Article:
Intergeneric hybrids between Lolium multiflorum and Festuca pratensis (Lm/Fp) and their derivatives exhibit a unique combination of genetic and cytogenetic characteristics: chromosomes undergo a high frequency of homoeologous recombination at meiosis; the chromosomes of the two species can easily be discriminated by genomic in situ hybridization (GISH); recombination occurs along the entire length of homoeologous bivalents; a high frequency of marker polymorphism is observed between the two species.
This combination of characters has been used to transfer and isolate a F. pratensis chromosome segment carrying a mutant 'stay-green' gene conferring a disrupted leaf senescence phenotype into L. multiflorum.
The genetic location within the introgressed F. pratensis segment of the senescence gene has been mapped using amplified fragment length polymorphisms (AFLPs), and F. pratensis-specific AFLP markers closely flanking the green gene have been cloned.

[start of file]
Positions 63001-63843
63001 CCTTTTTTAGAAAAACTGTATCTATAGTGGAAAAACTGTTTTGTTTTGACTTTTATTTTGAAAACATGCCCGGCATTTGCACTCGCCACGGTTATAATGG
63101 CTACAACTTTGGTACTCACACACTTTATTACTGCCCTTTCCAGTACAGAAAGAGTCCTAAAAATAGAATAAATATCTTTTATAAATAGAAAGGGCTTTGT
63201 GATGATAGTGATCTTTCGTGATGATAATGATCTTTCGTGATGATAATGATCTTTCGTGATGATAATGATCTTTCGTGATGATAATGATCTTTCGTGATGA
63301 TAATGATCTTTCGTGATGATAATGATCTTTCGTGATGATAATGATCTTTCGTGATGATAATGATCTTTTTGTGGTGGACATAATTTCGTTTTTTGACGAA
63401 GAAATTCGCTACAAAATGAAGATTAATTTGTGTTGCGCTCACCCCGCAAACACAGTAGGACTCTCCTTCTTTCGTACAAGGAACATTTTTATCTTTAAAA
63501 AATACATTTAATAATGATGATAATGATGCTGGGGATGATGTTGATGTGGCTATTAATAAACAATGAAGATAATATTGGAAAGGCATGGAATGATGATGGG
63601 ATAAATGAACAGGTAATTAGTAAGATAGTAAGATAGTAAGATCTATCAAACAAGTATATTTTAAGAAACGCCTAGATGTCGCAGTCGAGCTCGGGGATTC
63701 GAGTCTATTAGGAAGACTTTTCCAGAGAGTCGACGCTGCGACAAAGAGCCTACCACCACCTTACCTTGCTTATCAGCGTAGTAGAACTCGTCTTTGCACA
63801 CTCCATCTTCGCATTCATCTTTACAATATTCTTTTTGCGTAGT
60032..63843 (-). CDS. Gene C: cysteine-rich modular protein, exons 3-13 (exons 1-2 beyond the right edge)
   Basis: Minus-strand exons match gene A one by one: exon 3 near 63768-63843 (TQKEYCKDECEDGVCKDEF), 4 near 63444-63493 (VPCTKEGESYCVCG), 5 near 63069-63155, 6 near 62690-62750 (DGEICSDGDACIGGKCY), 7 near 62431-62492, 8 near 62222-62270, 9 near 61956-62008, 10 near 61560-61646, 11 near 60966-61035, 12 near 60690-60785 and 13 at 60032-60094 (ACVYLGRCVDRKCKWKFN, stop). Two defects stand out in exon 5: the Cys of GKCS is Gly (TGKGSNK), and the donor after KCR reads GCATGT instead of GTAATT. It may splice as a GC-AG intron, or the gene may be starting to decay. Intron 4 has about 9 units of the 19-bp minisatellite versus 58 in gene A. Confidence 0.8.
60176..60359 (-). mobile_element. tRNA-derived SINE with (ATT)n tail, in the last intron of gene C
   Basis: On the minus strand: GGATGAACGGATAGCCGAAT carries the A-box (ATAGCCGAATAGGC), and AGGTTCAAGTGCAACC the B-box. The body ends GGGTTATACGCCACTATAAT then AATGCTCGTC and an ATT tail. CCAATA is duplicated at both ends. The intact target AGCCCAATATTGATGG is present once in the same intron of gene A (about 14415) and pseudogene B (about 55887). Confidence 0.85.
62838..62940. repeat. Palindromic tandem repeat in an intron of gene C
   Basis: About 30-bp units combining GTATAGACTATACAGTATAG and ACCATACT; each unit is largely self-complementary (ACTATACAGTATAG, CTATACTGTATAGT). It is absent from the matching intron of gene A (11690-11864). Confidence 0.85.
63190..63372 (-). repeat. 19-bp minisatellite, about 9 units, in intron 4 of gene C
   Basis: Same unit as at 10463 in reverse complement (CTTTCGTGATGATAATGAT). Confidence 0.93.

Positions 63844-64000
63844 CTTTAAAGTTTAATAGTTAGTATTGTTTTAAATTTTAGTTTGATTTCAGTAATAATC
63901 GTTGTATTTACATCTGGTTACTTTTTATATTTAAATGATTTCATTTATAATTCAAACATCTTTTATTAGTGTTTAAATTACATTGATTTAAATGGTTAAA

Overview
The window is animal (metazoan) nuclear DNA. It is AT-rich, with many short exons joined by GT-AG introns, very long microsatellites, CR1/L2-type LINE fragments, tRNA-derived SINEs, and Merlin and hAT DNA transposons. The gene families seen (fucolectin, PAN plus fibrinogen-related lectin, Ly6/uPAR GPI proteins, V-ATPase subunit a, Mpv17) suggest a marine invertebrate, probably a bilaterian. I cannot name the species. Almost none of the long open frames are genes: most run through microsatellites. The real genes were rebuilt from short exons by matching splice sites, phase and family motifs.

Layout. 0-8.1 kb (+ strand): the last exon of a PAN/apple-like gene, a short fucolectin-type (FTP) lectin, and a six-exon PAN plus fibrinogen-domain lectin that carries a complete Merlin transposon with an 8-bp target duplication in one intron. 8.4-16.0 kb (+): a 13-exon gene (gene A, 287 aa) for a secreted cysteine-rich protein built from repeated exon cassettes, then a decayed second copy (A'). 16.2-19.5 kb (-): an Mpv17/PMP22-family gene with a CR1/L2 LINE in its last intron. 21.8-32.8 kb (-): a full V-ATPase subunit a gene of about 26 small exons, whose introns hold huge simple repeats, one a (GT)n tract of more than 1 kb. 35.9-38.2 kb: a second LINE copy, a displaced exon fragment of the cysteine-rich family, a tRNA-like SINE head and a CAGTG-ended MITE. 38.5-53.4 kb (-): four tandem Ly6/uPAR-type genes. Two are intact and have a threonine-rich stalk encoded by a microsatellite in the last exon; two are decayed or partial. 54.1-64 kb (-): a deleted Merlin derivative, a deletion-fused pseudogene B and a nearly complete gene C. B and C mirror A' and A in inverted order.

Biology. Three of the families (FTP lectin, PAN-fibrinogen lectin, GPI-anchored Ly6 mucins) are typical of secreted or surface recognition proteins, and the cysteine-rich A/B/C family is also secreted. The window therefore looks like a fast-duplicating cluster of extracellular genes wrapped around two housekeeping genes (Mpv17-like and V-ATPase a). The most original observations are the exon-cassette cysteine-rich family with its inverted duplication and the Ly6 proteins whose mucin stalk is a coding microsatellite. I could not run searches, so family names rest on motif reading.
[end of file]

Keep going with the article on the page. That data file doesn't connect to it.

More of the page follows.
The use of these cloned sequences as markers for the stay-green locus in marker-assisted selection programmes has been tested. The potential application of Lm/Fp introgressions as a tool for the map-based cloning of introgressed Fp genes is discussed.